Biodegradable nanoparticles are polymers containing great potential in delivering therapeutic molecules such as vaccines and drugs to target cells. A nanoparticle is defined as being between one billionth of a meter and 10 millionths of a meter in size. The study of nanoparticles is playing a major role in the advancement of modern medicine because their interaction with proteins is consequential for drug delivery and the immune system.
“This investigation has the ability to shed light on the topic to those who have never heard of the evolutionary technology,” Bailey wrote in her summary report of her summer experience. She said nanoparticles “have the capability of becoming a better solution to so many problems and each study can only contribute to the success of nanotechnology.”
Her experience at K-State was featured in the campus newsletter, meaning Mississippi Valley State student awareness of such summer opportunities will be increased. “It will let my fellow students know that they can obtain the similar accomplishments that I have and that it is very possible to be a successful MVSU student,” she said.
The learning environment in campus chemistry labs should also benefit. Bailey was accompanied during her work at K-State by Dr. Matthewos Eshete, an associate professor of chemistry at Mississippi Valley State. Dr. Eshete teaches general chemistry for freshman students and Biochemistry and Research method courses for senior students. He said he intends to integrate the project in his lab at MVSU. “I am also planning to include nanoparticles and their application as one of presentation topics in my research methods class that I am teaching as well as in seminar classes,” he said. “This will help students to get some understanding about nanoparticles and their applications.”
Dr. Eshete was also able to use the summer experience to expand his own knowledge base, collaborating with Dr. Choi and Dr. Santos Aryal, an assistant professor of chemistry and NICKS faculty member, on interaction of biodegradable nanoparticles with proteins of the immune system.
Dr. Eshete described nanoparticles as “products of cutting-age technology with promising and tremendous potential applications, including vaccine and drug delivery.” But he said molecular research is critical to making effective use of them. “In this project an effort has been put forth toward understanding of the molecular level interaction of biodegradable (nanoparticles), which are possible drug delivery agents, with proteins in the innate immune systems,” he said. Dr. Eshete described the project goal “as a better understanding of the required modification of nanoparticles for their efficacy in drug delivery… in line with the mission to enhance the capability of the US Department of Homeland Security.”
The research experience opened Bailey’s eyes to the possibilities inherent in science. “Before this research experience, I was uncertain about my career plans,” she said. Working in a laboratory setting, she discovered a strong affinity for cosmetic sciences. “I realized I really enjoyed being in the lab and it is something I could see myself doing for the rest of my life,” she said.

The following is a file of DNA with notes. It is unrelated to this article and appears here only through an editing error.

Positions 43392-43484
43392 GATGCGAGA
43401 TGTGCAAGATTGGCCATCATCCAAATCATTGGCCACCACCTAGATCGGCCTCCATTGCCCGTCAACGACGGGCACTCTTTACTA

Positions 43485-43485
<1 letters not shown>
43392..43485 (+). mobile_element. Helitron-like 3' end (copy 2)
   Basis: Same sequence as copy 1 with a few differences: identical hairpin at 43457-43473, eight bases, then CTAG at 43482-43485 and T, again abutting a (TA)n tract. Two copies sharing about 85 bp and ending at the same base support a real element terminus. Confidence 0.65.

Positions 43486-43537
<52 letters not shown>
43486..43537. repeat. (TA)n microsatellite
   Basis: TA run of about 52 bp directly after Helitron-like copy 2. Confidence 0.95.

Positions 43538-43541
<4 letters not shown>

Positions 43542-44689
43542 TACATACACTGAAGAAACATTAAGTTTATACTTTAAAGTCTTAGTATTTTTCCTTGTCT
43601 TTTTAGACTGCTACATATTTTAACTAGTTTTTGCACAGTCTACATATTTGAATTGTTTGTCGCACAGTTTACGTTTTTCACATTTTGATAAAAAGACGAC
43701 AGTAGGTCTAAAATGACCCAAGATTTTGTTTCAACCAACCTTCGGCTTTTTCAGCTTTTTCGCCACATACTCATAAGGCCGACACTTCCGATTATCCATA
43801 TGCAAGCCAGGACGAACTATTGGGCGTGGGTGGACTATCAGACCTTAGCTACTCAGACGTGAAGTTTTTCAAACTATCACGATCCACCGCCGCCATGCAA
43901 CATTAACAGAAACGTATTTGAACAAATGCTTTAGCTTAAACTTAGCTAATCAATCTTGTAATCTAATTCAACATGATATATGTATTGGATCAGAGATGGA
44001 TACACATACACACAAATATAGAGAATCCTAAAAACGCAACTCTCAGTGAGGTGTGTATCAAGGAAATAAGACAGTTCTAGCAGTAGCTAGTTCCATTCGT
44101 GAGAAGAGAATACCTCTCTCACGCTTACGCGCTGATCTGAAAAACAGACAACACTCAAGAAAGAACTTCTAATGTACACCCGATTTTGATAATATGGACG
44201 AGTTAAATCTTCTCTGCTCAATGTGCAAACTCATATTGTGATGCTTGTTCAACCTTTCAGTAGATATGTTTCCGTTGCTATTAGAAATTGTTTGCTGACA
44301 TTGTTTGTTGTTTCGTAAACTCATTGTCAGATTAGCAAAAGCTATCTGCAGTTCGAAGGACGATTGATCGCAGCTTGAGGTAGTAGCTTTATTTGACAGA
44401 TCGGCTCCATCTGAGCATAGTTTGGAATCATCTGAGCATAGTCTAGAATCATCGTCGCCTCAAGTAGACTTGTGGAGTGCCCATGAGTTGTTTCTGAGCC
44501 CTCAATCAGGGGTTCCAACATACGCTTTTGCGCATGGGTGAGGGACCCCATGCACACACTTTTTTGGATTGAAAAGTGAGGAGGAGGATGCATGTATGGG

Now, she said, she envisions a career as a cosmetic chemist. “There are several different jobs that fall under that category such as formulators, quality control chemists, synthesis chemists etc.” She said she has not decided on a focus yet, “but I know that I want to work within this specific industry.”
Magnus Scott Jr. and Dr. Steve Zeng
A faculty/student research team from Langston University has completed a summer project at Kansas State University designed to test for the presence of E.coli in goat byproducts on Kansas farms.
The participants, Magnus Scott Jr., a senior-to-be at Langston, and Dr. Steve Zeng, an assistant professor in dairy production at the school, took part in the 10-week research program under the auspices of the Center of Excellence for Zoonotic and Animal Diseases (CEEZAD) at Kansas State University and funded by the Department of Homeland Security (DHS). Their work was overseen by Dr. Jianfa Bai, an assistant professor in the College of Veterinary Medicine at Kansas State University responsible for Molecular Research and Development at the Kansas State Veterinary Diagnostic Laboratory (KSVDL).
Dr. Jessica Green, project coordinator for CEEZAD, said the team’s research proposal was chosen from among a large number of applications. The Centers for Disease Control describes E.coli as a type of bacteria normally living in the intestines of people and animals. Although mostforms of the bacteria are harmless, someare pathogenic, meaning they can cause illness, either diarrhea or illness outside of the intestinal tract. Those types can be transmitted through contaminated water or food, or through contact with animals or persons. An estimated 265,000 E.coli infections occur each year in the United States. Scott’s research focused on processes of identifying those pathogenic types in goats because of the increasing popularity of goat milk as a niche market in the United States, where it is used in cheese, powdered milk, ice cream and yogurt.